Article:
Wild Honeysuckle

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In “The Wild Honey Suckle” Philip Freneau addresses a flower, writing to it, how beautiful it is. He wishes that it should not be damaged. He appreciates the skilfully planted wild honey suckle and its harmonic place within nature. Freneau also expresses his worries about the flower and compares it to those in paradise. He is aware of the flower’s fading and the short time that lies between growing and dying. Structure and Form

The poem is divided into four stanzas. Each stanza consists of four lines, which are composed in cross rhymes. Then, after an insertion, comes a rhyming couplet. The first four lines of each stanza describe the flower and address it. The last two lines show the fate of that flower. The rhythm is regular and iambic with four stressed syllables in each line. All cadences are male, except for those in the rhyming couplets of stanza three and four, which are female. The regularity of structure and form make the poem well-readable. Imagery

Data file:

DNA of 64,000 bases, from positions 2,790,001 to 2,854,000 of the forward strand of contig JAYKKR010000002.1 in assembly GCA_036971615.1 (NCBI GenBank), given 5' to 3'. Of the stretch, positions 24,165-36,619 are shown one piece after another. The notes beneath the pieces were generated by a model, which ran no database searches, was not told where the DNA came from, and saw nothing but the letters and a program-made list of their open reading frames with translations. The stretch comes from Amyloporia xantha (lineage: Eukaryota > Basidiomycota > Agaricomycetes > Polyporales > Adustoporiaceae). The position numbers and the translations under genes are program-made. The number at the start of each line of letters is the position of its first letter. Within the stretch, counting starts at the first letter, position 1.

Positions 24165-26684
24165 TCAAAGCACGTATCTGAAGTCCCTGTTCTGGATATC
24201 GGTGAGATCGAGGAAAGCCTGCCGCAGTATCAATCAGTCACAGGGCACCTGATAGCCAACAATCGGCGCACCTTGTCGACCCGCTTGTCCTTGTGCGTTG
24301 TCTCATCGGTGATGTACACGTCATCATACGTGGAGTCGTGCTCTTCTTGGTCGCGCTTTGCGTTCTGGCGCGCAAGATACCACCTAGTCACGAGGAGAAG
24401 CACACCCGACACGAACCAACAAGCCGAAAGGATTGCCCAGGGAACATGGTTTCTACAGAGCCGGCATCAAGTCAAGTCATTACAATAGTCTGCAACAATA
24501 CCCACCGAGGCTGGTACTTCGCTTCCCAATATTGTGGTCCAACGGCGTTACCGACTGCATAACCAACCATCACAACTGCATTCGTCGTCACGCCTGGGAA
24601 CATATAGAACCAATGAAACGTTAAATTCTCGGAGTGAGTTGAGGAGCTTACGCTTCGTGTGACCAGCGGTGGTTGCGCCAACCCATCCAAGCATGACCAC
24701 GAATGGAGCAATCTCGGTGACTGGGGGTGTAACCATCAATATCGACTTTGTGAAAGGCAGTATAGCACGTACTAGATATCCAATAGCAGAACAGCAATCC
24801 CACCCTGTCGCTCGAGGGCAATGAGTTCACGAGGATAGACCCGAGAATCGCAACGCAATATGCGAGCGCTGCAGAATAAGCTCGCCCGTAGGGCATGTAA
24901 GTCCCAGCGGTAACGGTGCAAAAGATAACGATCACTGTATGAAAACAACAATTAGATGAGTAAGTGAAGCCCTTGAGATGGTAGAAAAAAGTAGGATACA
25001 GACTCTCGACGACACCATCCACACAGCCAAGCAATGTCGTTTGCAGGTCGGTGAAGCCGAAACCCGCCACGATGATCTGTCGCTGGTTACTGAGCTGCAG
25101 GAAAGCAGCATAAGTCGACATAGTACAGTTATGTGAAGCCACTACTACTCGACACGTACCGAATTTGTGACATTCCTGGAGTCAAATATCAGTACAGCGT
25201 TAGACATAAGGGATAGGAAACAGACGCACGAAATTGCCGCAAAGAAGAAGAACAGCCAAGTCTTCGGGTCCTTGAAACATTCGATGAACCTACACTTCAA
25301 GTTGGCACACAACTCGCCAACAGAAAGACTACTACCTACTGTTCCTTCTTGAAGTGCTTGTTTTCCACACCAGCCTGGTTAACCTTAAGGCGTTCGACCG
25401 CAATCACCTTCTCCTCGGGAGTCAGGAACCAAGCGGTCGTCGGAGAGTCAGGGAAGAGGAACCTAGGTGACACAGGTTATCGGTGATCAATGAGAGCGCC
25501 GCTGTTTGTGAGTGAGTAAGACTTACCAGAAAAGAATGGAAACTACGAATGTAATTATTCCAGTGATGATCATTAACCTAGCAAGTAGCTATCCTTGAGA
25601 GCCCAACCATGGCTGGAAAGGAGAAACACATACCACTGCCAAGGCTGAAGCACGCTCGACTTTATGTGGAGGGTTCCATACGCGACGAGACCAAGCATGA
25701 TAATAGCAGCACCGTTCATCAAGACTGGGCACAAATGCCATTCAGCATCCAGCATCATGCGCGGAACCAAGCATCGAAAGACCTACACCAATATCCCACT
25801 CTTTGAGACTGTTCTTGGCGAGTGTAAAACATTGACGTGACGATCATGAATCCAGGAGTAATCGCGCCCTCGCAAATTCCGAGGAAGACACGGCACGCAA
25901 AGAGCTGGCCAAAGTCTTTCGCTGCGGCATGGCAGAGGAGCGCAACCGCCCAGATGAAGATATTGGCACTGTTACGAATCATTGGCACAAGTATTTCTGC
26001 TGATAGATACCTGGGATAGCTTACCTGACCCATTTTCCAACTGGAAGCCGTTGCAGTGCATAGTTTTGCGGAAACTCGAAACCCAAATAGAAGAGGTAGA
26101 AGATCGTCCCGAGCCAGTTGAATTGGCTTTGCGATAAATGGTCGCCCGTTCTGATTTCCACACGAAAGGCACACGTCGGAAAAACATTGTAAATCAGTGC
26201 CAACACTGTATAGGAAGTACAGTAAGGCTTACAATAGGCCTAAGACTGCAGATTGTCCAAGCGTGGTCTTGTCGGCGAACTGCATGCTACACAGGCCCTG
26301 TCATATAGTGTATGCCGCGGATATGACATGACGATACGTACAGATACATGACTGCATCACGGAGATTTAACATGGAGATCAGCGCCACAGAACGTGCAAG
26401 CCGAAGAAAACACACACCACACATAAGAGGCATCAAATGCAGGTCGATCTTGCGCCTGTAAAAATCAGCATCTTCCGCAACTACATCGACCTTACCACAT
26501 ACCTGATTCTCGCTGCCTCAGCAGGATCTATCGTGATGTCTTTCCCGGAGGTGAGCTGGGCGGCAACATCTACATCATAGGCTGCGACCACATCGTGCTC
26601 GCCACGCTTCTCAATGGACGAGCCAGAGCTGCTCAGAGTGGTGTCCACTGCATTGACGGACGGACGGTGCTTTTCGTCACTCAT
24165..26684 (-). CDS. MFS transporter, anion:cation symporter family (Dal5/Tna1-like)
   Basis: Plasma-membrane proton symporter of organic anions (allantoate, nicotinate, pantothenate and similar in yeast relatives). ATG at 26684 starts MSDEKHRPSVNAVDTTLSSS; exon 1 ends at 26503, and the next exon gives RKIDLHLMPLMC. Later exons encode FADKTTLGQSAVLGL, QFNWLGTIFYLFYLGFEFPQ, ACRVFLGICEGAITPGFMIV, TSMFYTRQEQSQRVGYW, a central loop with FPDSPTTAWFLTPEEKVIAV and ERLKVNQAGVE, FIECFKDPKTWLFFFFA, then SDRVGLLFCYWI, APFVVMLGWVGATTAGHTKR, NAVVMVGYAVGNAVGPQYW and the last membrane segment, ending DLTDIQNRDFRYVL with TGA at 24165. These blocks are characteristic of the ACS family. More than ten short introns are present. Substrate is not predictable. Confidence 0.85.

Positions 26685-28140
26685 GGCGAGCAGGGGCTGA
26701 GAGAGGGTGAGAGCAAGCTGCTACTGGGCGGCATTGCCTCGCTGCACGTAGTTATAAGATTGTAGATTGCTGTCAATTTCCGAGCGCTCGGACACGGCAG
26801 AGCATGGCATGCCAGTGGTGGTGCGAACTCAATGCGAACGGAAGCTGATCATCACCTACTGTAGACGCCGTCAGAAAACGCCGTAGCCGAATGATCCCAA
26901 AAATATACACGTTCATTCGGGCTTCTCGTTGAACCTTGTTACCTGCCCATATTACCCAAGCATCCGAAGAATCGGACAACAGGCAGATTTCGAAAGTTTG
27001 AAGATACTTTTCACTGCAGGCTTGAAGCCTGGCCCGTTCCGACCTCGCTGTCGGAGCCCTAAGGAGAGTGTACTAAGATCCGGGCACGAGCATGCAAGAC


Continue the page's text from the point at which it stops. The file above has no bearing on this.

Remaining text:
Philip Freneau employs a language full of imagery. Especially personifications constitute a main part of “The Wild Honey Suckle”. Moreover, the flower itself is personified. The narrator talks to the flower as if it were a human being. He expresses that the “little branches greet” (line 4), hopes that there will be no “tear” (6) of the flower and advices it to “shun the vulgar eye” (8). The “roving foot” and the “busy hand” (5f) are metaphors of the destruction of nature by men. Nature itself is personified as “Nature’s self” (7) which arrayed the flowers “and planted here the guardian shade and sent soft waters murmuring by” (9f). The waters are personified as well, being smooth and producing sounds like silent talking.
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